News / Economy

Russian Economy Slows as Ukraine Crisis Continues

FILE - Russian Economic Development Minister Alexei Ulyukayev delivers his speech during the plenary session of the ninth WTO Ministerial Conference in Bali, Indonesia, 4, 2013.FILE - Russian Economic Development Minister Alexei Ulyukayev delivers his speech during the plenary session of the ninth WTO Ministerial Conference in Bali, Indonesia, 4, 2013.
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FILE - Russian Economic Development Minister Alexei Ulyukayev delivers his speech during the plenary session of the ninth WTO Ministerial Conference in Bali, Indonesia, 4, 2013.
FILE - Russian Economic Development Minister Alexei Ulyukayev delivers his speech during the plenary session of the ninth WTO Ministerial Conference in Bali, Indonesia, 4, 2013.
VOA News
Russia's economy slowed in the first three months of the year, as uncertainty over the crisis in Ukraine worried investors.

Russia's Economy Minister Alexei Ulyukayev says the economy expanded just 0.8 percent in the first quarter. Earlier predictions said it would grow 2.5 percent.

The United States and the European Union have frozen assets on some Russian individuals as they contemplate wider sanctions to curb tensions over eastern Ukraine. The possibility of tougher sanctions has proven enough to hinder investment, which Ulyukayev says dropped 4.8 percent in the first quarter.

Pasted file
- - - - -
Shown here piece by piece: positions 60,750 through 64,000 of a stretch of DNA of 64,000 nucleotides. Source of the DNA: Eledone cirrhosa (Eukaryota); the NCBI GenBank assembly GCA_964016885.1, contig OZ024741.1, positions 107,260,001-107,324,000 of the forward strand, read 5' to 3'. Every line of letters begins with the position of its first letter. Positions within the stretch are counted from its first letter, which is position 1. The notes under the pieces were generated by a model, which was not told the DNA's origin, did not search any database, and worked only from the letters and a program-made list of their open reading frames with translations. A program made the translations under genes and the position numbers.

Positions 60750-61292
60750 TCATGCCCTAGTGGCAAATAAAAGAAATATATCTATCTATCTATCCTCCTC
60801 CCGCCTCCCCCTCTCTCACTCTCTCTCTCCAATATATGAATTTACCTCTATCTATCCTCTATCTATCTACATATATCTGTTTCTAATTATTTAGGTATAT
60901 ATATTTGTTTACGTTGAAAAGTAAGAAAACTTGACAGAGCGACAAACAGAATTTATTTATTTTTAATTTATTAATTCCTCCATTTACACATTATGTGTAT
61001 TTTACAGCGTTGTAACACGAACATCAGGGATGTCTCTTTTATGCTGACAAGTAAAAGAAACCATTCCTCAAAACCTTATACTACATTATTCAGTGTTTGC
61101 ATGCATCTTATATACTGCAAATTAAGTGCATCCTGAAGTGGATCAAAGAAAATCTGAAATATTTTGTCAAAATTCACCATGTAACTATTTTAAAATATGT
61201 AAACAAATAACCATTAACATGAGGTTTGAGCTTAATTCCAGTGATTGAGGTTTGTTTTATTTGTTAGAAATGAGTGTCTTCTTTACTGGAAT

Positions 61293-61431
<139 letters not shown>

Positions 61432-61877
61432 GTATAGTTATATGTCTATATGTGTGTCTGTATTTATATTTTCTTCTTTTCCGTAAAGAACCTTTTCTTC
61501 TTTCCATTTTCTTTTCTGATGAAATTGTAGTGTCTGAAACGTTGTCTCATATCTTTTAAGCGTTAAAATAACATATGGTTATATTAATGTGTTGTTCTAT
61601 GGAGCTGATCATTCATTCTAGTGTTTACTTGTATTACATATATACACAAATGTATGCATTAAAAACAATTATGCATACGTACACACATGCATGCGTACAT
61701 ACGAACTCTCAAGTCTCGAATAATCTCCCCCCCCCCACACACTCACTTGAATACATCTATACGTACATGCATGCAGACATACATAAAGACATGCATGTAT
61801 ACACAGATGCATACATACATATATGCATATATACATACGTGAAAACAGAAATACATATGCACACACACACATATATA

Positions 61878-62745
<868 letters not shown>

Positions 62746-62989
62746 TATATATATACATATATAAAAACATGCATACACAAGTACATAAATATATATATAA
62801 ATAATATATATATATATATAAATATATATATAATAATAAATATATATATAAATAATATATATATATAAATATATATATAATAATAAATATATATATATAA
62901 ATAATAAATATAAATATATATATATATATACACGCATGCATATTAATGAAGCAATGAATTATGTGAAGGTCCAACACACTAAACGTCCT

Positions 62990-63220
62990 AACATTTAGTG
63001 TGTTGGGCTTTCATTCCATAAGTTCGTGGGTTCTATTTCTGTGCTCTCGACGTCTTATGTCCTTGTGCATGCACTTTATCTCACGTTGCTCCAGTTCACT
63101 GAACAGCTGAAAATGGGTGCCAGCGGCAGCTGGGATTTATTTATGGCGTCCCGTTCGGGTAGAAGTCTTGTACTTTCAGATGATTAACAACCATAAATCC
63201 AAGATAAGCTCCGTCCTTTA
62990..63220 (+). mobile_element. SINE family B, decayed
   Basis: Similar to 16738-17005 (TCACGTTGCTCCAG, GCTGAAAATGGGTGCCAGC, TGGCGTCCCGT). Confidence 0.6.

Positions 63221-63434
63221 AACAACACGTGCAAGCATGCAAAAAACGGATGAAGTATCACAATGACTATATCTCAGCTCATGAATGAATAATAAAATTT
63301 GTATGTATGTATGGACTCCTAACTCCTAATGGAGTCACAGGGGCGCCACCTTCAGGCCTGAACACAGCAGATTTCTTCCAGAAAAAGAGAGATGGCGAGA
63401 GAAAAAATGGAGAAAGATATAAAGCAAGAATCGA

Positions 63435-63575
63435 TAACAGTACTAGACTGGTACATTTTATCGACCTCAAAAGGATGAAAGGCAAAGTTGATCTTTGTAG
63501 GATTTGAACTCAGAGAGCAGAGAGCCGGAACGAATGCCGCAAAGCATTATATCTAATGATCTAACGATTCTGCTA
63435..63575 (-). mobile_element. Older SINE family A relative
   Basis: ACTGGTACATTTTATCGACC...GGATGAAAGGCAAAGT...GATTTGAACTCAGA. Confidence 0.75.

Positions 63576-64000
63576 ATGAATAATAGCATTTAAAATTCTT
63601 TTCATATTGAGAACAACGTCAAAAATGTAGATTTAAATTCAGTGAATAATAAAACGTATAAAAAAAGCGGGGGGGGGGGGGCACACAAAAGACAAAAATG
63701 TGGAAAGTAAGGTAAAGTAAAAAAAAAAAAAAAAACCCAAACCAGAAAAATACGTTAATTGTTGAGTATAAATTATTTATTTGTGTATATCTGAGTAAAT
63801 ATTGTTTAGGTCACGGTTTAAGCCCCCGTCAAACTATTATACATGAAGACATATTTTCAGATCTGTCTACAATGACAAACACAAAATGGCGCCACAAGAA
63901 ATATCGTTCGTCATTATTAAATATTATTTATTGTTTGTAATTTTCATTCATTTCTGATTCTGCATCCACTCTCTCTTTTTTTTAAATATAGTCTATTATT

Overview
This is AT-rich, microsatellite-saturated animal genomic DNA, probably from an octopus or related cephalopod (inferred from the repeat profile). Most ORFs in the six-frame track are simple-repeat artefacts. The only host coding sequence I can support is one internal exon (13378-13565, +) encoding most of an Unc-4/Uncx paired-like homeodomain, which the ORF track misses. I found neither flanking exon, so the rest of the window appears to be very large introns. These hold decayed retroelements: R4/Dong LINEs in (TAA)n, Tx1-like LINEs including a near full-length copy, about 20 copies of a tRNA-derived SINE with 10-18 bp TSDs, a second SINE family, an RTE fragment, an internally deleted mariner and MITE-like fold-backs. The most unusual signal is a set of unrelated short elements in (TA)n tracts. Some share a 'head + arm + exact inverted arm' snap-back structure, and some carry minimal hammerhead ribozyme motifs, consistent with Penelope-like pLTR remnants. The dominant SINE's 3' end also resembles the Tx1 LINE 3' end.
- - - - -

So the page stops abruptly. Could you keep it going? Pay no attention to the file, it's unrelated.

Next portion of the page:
The World Bank has predicted the Russian economy could shrink nearly two percent this year if instability in Ukraine continues and Western nations hit Russia with more sanctions.
 
EU lays out impact of financial sanctions

The European Commission handed documents to EU member states on Wednesday explaining the potential impact on their economies of  imposing stricter trade and financial sanctions on Russia over its actions in Ukraine, diplomats said.
 
The documents examine several categories of sanctions, including on energy, finance and trade, setting out the impact imposing the restrictions would have on the bilateral economic relationship between Russia and each country.
 
“We can't have a situation where a set of sanctions ends up having a retaliatory impact on one member state or two or three member states. If there are going to be repercussions from this, they have to be shared out," said one EU diplomat briefed on the process.

Some information for this report provided by Reuters.

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